This was a tidy little phrase for a very dangerous business. Of concern to the chief of intelligence was one of the most heinous acts a law enforcement officer could perform – revealing the identities of informants. In the major case squad’s organized crime homicide unit, the number one issue of concern was always “Misuse of Confidential Information.”
Of particular interest to the chief of intelligence was the vulnerability of the vast amount of this information stored in the NYPD’s computer system. The department was supposed to carefully monitor who has access to the system. When the chief of intelligence asked about potential problems in this area, Harnett responded with righteous anger. In an April 11, 1988, memo titled “Corruption Hazards and Programs,” Harnett insisted his squad was cleaner than Efrem Zimbalist Jr.’s dialogue.
Harnett acknowledged there were problems with monitoring with precision the computer system, one that was used hundreds of times a day by his unit. He first noted that the computer terminal itself was kept in a “locked and alarmed office” and was equipped with what he termed “watchdog software.” Harnett then admitted, “Deficiencies have been noted in this area in the past.”
The term hangs in the air and is not explained. What deficiencies? When? By whom? Regarding which detectives and which informants? No matter. Harnett, the commanding officer of the major case squad, had a response without explanation: “Upon investigation, it was shown that the inquiries were case-related and the proper followup reports were filed. There is no indication either by allegation or evident in any of the current investigations that such information is being misused.”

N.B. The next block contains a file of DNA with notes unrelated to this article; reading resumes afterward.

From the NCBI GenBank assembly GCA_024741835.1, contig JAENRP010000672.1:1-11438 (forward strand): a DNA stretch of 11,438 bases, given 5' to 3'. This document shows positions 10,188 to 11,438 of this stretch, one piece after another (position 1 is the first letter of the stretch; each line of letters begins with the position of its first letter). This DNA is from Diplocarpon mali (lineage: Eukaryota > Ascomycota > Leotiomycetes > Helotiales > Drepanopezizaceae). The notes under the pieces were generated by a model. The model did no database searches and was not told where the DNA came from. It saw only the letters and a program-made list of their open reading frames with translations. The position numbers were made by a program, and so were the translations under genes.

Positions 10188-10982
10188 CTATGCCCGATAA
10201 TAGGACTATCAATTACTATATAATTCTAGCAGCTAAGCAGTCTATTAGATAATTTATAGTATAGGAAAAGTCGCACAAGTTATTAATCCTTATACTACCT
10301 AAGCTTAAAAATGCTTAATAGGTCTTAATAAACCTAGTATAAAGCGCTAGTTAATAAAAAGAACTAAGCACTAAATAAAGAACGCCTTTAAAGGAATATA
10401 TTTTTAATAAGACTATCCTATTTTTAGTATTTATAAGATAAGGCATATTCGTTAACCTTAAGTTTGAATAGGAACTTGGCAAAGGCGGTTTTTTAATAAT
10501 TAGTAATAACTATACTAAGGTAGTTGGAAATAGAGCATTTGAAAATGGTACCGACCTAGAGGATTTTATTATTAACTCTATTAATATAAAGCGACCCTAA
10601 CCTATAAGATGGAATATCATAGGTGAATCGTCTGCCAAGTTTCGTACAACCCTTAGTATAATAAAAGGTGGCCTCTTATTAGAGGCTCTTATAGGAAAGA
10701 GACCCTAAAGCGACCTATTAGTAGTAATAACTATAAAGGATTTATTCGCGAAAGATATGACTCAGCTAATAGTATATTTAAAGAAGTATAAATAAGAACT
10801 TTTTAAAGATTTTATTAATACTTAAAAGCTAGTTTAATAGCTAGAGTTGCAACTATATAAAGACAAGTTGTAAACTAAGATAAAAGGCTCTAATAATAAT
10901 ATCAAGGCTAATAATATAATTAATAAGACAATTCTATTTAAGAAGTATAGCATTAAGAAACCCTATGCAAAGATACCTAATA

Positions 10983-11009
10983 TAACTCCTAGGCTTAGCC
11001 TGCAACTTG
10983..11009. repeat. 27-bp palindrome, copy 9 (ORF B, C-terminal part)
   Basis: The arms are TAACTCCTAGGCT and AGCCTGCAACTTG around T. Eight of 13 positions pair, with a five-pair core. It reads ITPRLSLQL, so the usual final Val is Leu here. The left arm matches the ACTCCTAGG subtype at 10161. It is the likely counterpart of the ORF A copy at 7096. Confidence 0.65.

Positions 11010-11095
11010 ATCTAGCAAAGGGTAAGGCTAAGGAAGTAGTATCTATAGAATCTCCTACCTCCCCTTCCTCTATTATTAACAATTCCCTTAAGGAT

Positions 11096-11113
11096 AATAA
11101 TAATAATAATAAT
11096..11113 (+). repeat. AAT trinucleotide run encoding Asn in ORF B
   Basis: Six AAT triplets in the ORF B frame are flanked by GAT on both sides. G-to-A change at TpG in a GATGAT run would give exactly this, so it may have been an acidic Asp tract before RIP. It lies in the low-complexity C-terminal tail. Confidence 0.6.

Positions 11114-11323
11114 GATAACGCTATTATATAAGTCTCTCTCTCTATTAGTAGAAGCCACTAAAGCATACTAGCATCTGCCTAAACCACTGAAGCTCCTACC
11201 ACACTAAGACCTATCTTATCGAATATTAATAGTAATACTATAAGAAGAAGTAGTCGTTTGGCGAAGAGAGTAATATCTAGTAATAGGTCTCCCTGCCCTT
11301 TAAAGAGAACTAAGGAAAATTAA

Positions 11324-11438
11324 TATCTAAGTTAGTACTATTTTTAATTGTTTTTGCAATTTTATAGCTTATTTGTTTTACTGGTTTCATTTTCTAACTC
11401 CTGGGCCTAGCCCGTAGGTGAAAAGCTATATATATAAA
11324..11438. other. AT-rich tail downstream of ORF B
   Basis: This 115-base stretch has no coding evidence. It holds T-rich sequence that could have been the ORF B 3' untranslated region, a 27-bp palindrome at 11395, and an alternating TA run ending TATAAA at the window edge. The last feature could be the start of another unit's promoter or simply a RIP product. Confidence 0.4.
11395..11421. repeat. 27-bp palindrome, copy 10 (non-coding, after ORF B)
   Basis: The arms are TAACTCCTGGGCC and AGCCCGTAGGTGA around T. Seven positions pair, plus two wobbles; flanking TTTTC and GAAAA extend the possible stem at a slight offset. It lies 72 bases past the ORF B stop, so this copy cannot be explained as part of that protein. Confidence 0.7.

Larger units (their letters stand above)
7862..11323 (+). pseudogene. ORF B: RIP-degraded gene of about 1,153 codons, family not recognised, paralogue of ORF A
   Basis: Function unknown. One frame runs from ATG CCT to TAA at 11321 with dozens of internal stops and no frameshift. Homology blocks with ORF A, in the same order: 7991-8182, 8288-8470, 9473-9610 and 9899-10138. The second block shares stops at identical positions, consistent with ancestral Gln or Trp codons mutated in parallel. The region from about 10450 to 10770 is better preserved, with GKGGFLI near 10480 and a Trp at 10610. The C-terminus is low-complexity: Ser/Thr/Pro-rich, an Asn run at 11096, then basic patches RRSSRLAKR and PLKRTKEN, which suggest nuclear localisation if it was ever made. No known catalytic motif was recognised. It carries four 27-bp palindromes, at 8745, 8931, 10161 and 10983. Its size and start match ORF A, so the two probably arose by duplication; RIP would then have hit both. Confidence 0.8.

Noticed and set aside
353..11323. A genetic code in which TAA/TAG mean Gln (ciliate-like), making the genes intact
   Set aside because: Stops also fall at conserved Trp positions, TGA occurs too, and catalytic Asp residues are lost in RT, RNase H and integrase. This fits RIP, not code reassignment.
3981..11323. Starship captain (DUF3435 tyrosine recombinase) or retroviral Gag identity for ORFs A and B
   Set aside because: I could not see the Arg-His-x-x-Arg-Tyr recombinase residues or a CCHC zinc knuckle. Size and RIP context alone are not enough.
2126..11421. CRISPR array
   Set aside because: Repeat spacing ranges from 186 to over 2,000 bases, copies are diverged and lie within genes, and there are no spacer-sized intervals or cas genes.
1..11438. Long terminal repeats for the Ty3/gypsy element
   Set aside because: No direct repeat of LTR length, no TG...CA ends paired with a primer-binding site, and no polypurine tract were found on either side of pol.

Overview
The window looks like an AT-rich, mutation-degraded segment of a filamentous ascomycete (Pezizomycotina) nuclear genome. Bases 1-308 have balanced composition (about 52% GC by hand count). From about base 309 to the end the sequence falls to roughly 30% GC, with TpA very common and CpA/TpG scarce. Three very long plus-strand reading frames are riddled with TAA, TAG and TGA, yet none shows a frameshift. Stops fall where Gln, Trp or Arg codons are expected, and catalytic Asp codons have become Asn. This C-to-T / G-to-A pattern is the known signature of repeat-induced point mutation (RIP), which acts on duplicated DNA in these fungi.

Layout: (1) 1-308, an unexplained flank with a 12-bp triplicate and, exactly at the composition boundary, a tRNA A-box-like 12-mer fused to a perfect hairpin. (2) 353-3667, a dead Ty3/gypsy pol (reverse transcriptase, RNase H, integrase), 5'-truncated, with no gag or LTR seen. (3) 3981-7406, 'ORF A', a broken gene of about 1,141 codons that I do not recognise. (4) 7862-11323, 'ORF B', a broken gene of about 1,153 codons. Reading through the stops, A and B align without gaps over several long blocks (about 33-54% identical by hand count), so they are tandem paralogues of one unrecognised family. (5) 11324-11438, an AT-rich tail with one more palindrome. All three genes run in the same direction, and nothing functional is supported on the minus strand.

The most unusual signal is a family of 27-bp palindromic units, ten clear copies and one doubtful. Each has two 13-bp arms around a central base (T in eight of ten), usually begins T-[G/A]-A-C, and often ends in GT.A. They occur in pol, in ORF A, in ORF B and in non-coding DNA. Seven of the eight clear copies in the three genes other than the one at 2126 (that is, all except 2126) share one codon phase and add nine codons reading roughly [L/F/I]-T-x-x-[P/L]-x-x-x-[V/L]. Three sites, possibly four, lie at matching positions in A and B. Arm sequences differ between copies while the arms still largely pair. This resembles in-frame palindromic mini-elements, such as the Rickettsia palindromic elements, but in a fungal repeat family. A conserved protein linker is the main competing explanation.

“Their work is monitored closely and there is a narrow sphere of control. They are familiar with the program and together we will continue to maintain this high level of integrity.”
Widow left to cry & laugh over case
In February 1986, Leah Greenwald’s husband, Israel, was murdered by the mob cops as a favor to the mob associate who paid them monthly. For 18 years, she had no way of knowing what happened to him.
When Leah Greenwald received the letter from the FBI, she cried and laughed at the same time. It was so ridiculous, she couldn’t help herself. For 18 years, she had lived her life with this kind of absurdity that comes naturally when your husband disappears without a trace.
She was, technically, not a widow and thus unable to collect widow’s benefits. Her daughters were not fatherless and thus ineligible for Social Security benefits. There was no life insurance policy to collect because, as far as the carrier was concerned, Israel Greenwald was still alive and hadn’t paid his premiums in years.
More than this, she and her daughters were forced to live with a question she could not answer: Where was her husband? She went to the local NYPD precinct and asked them for help. They said they would need a record of Greenwald’s missing persons report, the one she’d filed days after he vanished. They put his name into the NYPD computer, and nothing came up.
“As far as the New York City police were concerned, he was gone,” Leah Greenwald said. “Where did he go?”
Meanwhile, she had also requested all the information she could find from the FBI. She wrote a letter and asked for the entire file on the investigation into the disappearance of her husband. When she got their reply in the fall of 2004, that was when she decided to laugh and cry at the same time.
“The FBI wrote back and said, we’re very sorry, we can’t help out, but we’d be happy to give you the file,” Greenwald recalled. “Just have your husband sign the request.”